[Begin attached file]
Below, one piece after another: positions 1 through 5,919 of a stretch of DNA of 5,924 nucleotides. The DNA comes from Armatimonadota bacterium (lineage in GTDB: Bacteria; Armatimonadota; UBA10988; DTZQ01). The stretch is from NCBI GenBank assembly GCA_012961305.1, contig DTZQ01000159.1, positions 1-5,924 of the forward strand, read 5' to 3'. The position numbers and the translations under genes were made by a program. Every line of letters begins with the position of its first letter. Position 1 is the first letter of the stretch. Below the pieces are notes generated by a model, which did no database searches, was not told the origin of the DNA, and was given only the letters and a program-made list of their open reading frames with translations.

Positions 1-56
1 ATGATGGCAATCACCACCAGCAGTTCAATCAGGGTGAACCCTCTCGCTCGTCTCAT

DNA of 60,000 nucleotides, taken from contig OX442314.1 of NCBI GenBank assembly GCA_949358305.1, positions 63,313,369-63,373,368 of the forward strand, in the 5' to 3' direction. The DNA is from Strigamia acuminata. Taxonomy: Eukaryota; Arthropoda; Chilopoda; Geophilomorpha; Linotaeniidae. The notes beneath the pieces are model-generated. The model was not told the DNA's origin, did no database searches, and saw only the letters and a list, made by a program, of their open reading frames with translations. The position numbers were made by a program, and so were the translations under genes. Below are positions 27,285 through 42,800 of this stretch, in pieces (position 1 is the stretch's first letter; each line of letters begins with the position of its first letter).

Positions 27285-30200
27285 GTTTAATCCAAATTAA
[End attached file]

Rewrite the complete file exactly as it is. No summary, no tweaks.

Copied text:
Below, one piece after another: positions 1 through 5,919 of a stretch of DNA of 5,924 nucleotides. The DNA comes from Armatimonadota bacterium (lineage in GTDB: Bacteria; Armatimonadota; UBA10988; DTZQ01). The stretch is from NCBI GenBank assembly GCA_012961305.1, contig DTZQ01000159.1, positions 1-5,924 of the forward strand, read 5' to 3'. The position numbers and the translations under genes were made by a program. Every line of letters begins with the position of its first letter. Position 1 is the first letter of the stretch. Below the pieces are notes generated by a model, which did no database searches, was not told the origin of the DNA, and was given only the letters and a program-made list of their open reading frames with translations.

Positions 1-56
1 ATGATGGCAATCACCACCAGCAGTTCAATCAGGGTGAACCCTCTCGCTCGTCTCAT

DNA of 60,000 nucleotides, taken from contig OX442314.1 of NCBI GenBank assembly GCA_949358305.1, positions 63,313,369-63,373,368 of the forward strand, in the 5' to 3' direction. The DNA is from Strigamia acuminata. Taxonomy: Eukaryota; Arthropoda; Chilopoda; Geophilomorpha; Linotaeniidae. The notes beneath the pieces are model-generated. The model was not told the DNA's origin, did no database searches, and saw only the letters and a list, made by a program, of their open reading frames with translations. The position numbers were made by a program, and so were the translations under genes. Below are positions 27,285 through 42,800 of this stretch, in pieces (position 1 is the stretch's first letter; each line of letters begins with the position of its first letter).

Positions 27285-30200
27285 GTTTAATCCAAATTAA